Some believe ‘(1) is true,’ while others believe ‘(1) is false,’ which we can call ‘not (1).’ In an individualistic relative morality they are both right. The only requirement to be right is that they each believe what they are saying to be true. This creates the uncomfortable claim that “statement (1) is both true and false at the same time.” Now of course, while saying that they are true and false simultaneously, it is meant as true or false for different people, so perhaps this saves the argument. However, if this is appealed to, the statement (1) and its counter statement not (1) are reduced from statements of fact (true or false) down to being statements of opinion. The person claiming (1) is then not making an actual truth claim, but an opinion statement. The same holds for the person claiming not (1). So you now have one person saying little more than “I don’t like abortion” and another saying “I like abortion” (or to be fair “I support abortion”). There is then no argument, but simply statements of preference. Many relativists will be happy with this, but it presents a problem when people start acting on their opinions and expanding this reasoning to cover all areas of morality. What is to be done with the person who says, “For me, mass murder is acceptable”? One who doubts the possibility of such a thing needs only watch the news to be corrected.
Many will balk at this, because they will say murder (especially mass murder) rises to a different moral level and is obviously wrong, but on what grounds? Isn’t “obviously wrong” another way of saying “universally wrong”? If there are no universal moral truths it cannot be morally true universally that murder, rape, genocide, etc. are wrong. There must then be times when murder, rape, genocide and others are right. When would such atrocities be right? According to individual moral relativism all that is required would be for the perpetrator to believe them to be right. According to cultural moral relativism the only thing necessary for such action to be right is for society to accept them. If anyone assumes no society would accept such things, that person is deceived at worst, ignorant of history at best. There is an old saying: “Some people love their neighbors; some people eat them.”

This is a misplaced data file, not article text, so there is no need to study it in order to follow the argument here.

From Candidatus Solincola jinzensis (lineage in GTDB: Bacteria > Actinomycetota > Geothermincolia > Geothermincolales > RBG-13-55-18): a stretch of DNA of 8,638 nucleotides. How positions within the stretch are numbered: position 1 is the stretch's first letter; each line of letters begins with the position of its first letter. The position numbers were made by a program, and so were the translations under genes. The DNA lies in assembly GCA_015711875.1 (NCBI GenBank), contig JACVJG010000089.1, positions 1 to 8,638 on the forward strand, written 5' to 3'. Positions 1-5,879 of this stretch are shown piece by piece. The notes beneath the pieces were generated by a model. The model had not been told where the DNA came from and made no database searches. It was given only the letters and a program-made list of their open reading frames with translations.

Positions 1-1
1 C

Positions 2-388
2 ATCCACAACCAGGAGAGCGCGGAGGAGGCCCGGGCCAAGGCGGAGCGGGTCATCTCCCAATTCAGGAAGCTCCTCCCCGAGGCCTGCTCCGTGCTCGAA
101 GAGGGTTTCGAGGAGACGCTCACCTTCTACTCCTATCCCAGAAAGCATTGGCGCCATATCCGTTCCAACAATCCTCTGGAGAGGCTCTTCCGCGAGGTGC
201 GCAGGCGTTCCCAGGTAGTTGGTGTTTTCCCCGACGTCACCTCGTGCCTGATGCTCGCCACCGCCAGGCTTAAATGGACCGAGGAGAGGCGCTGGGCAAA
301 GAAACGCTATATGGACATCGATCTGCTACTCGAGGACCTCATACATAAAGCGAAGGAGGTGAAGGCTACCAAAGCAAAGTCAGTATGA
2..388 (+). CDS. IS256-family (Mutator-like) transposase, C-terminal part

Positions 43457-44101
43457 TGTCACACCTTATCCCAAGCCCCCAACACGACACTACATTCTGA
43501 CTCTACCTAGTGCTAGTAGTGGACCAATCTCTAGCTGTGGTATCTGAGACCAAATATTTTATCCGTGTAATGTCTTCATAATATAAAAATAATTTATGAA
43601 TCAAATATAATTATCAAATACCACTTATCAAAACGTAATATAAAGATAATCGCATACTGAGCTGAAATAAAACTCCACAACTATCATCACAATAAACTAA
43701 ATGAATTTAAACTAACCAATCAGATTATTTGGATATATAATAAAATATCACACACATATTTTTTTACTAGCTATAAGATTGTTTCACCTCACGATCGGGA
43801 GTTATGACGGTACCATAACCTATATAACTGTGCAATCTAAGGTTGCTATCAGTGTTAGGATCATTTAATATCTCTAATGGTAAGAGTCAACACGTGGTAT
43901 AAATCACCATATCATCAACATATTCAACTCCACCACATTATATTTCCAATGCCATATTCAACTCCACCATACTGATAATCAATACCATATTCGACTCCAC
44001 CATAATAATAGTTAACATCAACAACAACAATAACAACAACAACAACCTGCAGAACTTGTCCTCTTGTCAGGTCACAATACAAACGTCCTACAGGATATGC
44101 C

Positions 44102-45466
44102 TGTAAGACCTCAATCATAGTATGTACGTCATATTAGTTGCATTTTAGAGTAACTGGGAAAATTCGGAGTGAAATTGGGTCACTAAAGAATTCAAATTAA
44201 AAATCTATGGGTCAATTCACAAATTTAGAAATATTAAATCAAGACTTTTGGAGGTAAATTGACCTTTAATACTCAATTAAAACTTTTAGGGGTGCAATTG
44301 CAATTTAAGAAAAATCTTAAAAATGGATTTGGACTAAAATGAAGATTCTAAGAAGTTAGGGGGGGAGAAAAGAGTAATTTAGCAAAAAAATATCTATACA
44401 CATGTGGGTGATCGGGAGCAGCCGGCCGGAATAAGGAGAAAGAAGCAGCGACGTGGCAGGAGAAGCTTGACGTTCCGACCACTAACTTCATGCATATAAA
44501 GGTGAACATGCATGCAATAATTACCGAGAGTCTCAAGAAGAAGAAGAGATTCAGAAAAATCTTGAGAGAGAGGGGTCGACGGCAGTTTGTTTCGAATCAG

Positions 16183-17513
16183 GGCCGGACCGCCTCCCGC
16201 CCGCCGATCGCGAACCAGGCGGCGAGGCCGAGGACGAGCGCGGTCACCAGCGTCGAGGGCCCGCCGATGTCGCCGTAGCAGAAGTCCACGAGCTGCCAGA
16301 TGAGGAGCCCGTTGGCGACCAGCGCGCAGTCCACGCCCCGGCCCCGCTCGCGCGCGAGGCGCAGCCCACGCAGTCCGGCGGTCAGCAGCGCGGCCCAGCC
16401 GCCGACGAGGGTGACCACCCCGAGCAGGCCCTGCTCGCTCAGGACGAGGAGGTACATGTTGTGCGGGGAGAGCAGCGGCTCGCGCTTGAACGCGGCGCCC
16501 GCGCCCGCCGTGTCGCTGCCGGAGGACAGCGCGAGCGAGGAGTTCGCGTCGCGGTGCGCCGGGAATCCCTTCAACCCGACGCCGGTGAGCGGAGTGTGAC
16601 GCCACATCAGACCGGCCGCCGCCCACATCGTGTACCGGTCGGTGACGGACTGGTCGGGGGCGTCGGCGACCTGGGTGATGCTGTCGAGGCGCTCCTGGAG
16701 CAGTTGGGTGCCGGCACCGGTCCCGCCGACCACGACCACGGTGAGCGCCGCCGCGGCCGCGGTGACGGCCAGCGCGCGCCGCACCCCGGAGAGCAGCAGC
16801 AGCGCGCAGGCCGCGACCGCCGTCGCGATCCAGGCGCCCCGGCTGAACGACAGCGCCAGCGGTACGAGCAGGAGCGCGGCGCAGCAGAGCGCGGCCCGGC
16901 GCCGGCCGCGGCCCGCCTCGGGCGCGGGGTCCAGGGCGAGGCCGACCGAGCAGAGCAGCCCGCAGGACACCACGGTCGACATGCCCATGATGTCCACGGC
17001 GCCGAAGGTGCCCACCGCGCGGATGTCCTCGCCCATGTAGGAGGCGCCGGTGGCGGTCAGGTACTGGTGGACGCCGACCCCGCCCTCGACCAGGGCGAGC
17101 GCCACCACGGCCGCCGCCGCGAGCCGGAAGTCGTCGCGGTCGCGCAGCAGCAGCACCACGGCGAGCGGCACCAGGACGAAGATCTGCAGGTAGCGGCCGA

This leads us into a murky area. Imagine an interchange between a person who acts upon a belief that these atrocities (murder, rape, etc.) are acceptable and a victim of the atrocity. Someone being attacked in such a way would obviously be opposed to such actions and see them as morally wrong—not just as an opinion, but as a truth claim. A person being raped does not think, “I believe they shouldn’t do this, but he believes he should and therefore this is to be accepted.” No! Such a person would scream, would shout to the heavens, “This is wrong!” But how do we decide which is correct if there is no universal moral truth? Is morality meant to legitimize insanity? Does morality get decided by the strongest? If you are strong enough to murder then it is right and if you are strong enough to stop one then that murder was wrong. What about a third person who sees such a crime being committed? If I believe it is wrong, and I am strong enough to stop it, upon what grounds do I force my moral view on the one who believes the action to be good?